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Displaying posts with tag: sql (reset)
MySQL and PHP Basics Part I

I have had some requests to write some blogs on the basics of using PHP and MySQL together.  This will not be a series for the experienced as it will start at a level where I will go into a lot of details but expect very few prerequisites from the reader.  If this is not you, please move on. If it is you and you read something you do not understand, please contact me to show me where I assumed too much.

PHP and MySQL are both in their mid twenties and both vital in the worlds of developers.  With the big improvements in PHP 7 and MySQL 8, I have found a lot of developers flocking to both but stymied by the examples they see as their are many details not explained. So let's get to the explaining!
1. Use the latest software
If you are not using PHP 7.2 or 7.3 (or maybe 7.1) then you are missing out in features and performance.  The PHP 5.x series is deprecated, no longer support, and …

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2019 Database Trends – SQL vs. NoSQL, Top Databases, Single vs. Multiple Database Use

Wondering which databases are trending in 2019? We asked hundreds of developers, engineers, software architects, dev teams, and IT leaders at DeveloperWeek to discover the current NoSQL vs. SQL usage, most popular databases, important metrics to track, and their most time-consuming database management tasks. Get the latest insights on MySQL, MongoDB, PostgreSQL, Redis, and many others to see which database management systems are most favored this year.

SQL vs. NoSQL

As any database administrator knows, the first question you have to ask yourself is whether to use a SQL or NoSQL database for your application. …

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Your SQL IS NOT JavaScript (neither PHP)

IS NULL, IS NOT NULL, truthiness among other assertions on MySQL and PostgreSQL

People like to complain about JavaScript, how can one thing be equal to the other, i.e. null == undefined evaluates to true unless you use the triple equals ===. Other dynamic typed languages have its peculiarities, such as Ruby where 0 == true evaluates to true, the reason for Ruby is that considers 0 as a value and any value evaluates to true.

How about SQL? The answer is… it depends.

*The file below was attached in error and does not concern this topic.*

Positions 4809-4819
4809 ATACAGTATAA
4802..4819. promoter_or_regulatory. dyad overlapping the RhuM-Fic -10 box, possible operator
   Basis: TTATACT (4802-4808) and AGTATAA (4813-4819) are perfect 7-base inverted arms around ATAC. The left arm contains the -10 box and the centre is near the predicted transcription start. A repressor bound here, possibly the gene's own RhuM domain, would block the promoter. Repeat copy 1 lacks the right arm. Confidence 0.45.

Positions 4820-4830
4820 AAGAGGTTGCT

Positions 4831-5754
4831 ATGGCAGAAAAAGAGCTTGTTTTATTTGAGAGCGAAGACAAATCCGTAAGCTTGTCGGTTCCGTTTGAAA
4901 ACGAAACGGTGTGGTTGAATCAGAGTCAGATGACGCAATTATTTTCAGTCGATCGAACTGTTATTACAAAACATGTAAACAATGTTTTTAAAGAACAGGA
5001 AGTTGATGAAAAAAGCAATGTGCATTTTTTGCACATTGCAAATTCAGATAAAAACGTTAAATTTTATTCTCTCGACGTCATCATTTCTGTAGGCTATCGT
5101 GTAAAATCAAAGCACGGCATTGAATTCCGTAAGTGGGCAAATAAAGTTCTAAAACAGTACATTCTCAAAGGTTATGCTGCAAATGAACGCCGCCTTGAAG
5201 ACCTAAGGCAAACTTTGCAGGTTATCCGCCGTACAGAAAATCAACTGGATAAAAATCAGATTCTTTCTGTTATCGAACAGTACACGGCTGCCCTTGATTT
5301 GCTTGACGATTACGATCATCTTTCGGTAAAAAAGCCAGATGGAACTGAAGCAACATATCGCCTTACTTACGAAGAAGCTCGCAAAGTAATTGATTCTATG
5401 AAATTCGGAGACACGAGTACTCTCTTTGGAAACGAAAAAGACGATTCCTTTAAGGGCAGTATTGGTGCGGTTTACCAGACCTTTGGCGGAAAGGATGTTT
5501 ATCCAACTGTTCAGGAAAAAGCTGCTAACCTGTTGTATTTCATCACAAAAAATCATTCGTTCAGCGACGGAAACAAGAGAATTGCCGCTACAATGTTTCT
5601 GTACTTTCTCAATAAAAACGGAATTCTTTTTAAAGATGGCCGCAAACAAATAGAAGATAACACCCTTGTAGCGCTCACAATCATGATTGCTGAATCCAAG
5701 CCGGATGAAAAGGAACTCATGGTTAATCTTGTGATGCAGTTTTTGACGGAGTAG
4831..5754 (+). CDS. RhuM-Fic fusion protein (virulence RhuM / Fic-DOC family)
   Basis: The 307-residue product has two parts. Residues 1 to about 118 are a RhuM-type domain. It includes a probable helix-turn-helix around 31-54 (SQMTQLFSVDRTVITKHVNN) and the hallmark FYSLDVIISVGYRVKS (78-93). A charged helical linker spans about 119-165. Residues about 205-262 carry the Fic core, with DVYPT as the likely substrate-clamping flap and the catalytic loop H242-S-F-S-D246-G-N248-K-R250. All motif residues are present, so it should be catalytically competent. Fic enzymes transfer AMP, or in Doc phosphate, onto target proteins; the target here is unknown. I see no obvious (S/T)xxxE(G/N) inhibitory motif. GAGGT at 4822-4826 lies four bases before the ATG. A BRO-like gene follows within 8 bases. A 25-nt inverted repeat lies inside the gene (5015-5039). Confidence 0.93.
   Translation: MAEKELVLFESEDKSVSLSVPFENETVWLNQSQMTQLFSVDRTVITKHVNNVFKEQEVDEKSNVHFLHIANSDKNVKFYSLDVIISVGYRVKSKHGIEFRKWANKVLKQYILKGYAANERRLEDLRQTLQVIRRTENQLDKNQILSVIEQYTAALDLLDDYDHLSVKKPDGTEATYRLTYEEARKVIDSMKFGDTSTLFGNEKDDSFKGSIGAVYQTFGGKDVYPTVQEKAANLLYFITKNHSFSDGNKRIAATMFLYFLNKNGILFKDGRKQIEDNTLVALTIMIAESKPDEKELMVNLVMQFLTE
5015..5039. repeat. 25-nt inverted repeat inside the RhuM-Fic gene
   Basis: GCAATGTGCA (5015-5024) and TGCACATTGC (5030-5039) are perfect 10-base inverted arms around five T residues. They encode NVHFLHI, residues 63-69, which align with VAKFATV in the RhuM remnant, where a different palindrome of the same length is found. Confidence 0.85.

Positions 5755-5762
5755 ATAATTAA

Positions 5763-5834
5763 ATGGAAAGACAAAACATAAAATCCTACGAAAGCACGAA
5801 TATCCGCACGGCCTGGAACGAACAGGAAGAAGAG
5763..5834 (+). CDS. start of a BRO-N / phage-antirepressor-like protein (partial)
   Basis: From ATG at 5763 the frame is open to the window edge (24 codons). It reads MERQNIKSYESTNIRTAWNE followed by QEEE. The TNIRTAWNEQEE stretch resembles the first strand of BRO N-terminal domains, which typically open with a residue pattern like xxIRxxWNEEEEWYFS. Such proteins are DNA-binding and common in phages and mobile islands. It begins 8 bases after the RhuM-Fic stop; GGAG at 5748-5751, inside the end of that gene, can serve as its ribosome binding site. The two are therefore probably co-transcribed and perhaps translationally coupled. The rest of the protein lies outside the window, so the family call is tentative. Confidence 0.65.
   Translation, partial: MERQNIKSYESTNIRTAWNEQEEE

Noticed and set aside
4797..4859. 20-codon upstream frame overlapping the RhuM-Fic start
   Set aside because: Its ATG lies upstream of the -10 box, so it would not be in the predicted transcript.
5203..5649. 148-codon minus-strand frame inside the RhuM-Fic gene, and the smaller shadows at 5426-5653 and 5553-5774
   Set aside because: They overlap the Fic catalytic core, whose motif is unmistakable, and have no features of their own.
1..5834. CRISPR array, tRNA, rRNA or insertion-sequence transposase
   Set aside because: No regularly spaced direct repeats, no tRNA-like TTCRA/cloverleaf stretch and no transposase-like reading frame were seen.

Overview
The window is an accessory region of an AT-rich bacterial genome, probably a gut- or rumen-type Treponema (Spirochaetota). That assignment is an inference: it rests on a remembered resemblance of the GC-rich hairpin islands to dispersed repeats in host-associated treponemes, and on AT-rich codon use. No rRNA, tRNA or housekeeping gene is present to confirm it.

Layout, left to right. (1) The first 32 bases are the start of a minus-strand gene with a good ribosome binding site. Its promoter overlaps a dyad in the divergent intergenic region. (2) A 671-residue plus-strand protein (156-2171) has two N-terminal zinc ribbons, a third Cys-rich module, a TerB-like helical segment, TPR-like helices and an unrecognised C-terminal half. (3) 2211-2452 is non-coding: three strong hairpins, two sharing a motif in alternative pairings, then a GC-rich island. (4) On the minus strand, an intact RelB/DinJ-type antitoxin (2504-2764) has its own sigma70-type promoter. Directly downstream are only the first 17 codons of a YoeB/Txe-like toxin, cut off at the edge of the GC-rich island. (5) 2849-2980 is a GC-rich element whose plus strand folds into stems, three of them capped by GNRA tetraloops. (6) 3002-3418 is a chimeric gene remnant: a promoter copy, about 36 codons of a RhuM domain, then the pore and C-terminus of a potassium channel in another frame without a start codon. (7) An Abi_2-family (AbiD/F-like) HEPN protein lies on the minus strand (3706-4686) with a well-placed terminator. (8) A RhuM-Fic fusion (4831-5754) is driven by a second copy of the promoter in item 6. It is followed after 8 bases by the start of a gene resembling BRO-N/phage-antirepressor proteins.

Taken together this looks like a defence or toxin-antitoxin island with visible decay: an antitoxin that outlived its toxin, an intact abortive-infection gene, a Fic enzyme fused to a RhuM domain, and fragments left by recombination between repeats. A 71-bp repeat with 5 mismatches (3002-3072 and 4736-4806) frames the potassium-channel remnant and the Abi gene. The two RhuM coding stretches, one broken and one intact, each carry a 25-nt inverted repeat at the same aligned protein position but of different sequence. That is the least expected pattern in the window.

Which database are you using?

Some may be more forgiving, like MySQL doing casts for you all over the place, or more strict like PostgreSQL where you can only compare the truthiness of something of the same type.

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Installing WordPress 5 on ZEIT Now with MySQL Hosting

Want to deploy WordPress 5.0 on the Now platform by ZEIT? Our friends over at ZEIT’s Now global serverless deployment platform whipped up a great tutorial for WordPress5-on-Now using cheap MySQL hosting instances from ScaleGrid. With such strong interest in this installation, we decided to write up the steps to configure your MySQL database on the ScaleGrid side to get you up and running ever faster with WordPress on Now.

Leave your comments: https://t.co/exuBzSHkHM
@now/wordpress summary:
◆ λ size = 13mb
◆ Just needs `wp-config.php`
◆ All static assets output directly to CDN …

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MySQL Tutorial – Understanding The Seconds Behind Master Value

In a MySQL hosting replication setup, the parameter Seconds_Behind_Master (SBM), as displayed by the SHOW SLAVE STATUS command, is commonly used as an indication of the current replication lag of the slave. In this blog post, we examine how to understand and interpret this value in various situations.

Possible Values of  Seconds Behind Master

The value of SBM, as explained in the  MySQL documentation, depends on the state of the MySQL slave in general, and the states of MySQL slave SQL_THREAD and IO_THREAD in particular. While IO_THREAD connects with the master and reads the updates, SQL_THREAD applies these updates on the slave. Let’s examine the possible values of SBM during different states of the MySQL Slave.